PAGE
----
Estimated read time: 2-3 minutes
This archived news story is available only for your personal, non-commercial use. Information in the story may be outdated or superseded by additional information. Reading or replaying the story in its archived form does not constitute a republication of the story.
This is Fred Ball for Zions Bank, speaking on business.
It’s interesting that neighborhood businesses are once again becoming popular throughout Utah’s cities. For a time, it seemed large suburban malls were the place to be. But that’s changing. Now, there’s a movement to restore what is already built and to bring back the charm of walking to market or a nearby restaurant.
It’s that very charm that inspired former Houston residents Sandra Jensen and her husband Cruzer Rowland to open their E Street Gallery in Salt Lake’s Historic Avenues District. Located just south of Second Avenue, the gallery offers 1200 square feet of handcrafted items. They include David Marsh’s colorful 19th century folk-style furniture, decorative glass pieces and ceramic bowls created by Utah artists and handmade candles and soap. Museum-quality crystals are also sold. Cruzer also builds and sells his own line of furniture using steel and wood taken from old train tressels.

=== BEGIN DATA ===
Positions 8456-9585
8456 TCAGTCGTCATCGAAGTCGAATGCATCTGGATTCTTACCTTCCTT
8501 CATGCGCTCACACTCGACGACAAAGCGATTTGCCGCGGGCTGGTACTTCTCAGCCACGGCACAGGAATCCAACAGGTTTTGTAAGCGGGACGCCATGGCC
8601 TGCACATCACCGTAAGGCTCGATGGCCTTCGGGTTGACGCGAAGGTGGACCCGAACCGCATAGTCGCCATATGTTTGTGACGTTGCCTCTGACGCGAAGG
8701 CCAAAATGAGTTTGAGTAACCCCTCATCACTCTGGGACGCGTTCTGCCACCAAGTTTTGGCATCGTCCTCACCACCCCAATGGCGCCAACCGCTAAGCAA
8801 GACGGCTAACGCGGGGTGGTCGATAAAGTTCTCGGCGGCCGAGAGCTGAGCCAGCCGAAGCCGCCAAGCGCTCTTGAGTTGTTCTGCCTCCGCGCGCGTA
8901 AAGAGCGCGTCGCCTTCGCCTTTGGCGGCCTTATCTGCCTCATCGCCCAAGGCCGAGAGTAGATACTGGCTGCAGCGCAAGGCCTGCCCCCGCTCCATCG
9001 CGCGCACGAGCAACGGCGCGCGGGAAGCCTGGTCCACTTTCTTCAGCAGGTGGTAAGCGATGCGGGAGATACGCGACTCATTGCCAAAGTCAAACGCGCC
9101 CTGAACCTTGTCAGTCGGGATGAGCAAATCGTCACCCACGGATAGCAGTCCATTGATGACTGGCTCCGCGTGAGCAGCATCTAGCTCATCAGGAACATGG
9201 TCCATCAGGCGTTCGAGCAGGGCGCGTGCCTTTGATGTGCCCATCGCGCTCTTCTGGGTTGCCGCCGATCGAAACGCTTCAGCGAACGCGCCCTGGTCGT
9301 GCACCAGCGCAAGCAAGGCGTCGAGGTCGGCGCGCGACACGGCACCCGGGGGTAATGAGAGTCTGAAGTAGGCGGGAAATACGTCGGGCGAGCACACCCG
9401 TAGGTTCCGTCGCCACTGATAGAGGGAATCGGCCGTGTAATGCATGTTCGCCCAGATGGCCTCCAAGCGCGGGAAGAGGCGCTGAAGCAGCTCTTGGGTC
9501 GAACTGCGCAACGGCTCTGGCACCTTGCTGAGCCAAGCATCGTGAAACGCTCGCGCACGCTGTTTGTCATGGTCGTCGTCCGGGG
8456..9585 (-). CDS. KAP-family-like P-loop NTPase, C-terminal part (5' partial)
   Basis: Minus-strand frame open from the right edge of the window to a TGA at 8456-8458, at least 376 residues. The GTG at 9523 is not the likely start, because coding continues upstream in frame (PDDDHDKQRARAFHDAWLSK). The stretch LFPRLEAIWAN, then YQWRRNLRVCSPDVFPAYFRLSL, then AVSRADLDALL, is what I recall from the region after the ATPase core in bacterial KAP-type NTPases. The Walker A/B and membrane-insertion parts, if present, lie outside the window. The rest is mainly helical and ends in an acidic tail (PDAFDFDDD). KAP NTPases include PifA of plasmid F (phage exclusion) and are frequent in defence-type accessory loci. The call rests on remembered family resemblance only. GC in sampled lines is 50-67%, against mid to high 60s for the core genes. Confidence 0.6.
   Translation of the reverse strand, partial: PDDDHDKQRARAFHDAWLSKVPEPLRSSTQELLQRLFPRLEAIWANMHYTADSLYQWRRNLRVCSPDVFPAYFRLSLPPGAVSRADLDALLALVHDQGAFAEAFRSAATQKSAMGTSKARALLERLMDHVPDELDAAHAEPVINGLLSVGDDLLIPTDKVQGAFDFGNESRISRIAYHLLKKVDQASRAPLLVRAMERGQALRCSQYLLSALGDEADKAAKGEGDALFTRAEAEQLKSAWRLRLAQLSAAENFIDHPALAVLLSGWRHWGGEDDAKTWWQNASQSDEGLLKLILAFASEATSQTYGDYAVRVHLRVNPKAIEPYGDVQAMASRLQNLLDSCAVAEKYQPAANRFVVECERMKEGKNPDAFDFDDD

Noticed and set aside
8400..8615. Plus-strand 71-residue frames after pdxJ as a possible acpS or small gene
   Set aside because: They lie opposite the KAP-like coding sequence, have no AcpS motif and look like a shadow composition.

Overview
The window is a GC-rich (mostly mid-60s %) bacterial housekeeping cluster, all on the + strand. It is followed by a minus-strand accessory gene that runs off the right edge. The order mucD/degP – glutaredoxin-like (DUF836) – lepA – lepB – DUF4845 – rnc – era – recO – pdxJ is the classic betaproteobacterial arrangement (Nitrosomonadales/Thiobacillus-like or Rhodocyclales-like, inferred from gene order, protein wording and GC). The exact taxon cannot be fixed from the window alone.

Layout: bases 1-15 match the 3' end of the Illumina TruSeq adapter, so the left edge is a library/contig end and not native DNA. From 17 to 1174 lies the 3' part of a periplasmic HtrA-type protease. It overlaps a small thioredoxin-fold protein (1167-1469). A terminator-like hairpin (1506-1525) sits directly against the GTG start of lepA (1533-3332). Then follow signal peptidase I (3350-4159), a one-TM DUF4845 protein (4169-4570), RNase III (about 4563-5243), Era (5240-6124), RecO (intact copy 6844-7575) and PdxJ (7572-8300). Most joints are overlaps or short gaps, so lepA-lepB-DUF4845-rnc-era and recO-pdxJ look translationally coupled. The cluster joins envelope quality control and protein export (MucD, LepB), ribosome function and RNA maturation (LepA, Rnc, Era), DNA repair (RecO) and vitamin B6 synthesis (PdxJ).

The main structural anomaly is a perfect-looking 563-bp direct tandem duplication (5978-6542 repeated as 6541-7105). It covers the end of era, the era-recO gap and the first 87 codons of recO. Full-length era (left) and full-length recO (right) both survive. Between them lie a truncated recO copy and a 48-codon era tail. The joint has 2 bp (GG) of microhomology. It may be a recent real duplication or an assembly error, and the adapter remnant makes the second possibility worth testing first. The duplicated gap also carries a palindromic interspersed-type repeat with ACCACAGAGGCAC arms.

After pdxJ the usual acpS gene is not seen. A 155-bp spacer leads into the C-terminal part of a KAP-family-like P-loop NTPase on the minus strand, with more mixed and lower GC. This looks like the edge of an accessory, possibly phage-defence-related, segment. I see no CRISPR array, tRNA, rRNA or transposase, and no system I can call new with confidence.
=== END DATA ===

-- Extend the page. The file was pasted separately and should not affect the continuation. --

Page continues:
The E Street Gallery is a dream come true for the couple. Sandra grew up in Salt Lake and lived in the Avenues as a student attending the U. Her studies in art history took her to other cities, and she eventually landed in Houston where she taught college courses and worked for the Institute For The Arts at Rice University. She and Cruzer met while producing a line of furniture for Marsh.
It was Sandra’s family that brought them to Salt Lake. After visiting on several occasions, Sandra and Cruzer decided it was the place to be. But they moved with the intention to bring a bit of Houston with them, particularly Marsh’s furniture. And they wanted to run their own business.
After quite a search, Sandra and Cruzer found what was once the home of Allen Electric, a building dating back to 1909. According to historians, Allen had wired the Salt Lake Temple and other buildings downtown. In the ‘30s and ‘50s, Allen’s shop became Bennett’s Grocery, and later turned into apartments.
It took two years of restoration. Now, the E Street Gallery gleams with its cream-colored brick, red tudor arches and its decorative treasures inside. Sandra runs the store while Cruzer custom builds his furniture, and they’ve made their home in the apartment above. We welcome Sandra and Cruzer to the neighborhood. I predict their unique gallery will draw neighbors from throughout the state.
For Zions Bank, I’m Fred Ball. I’m speaking on business.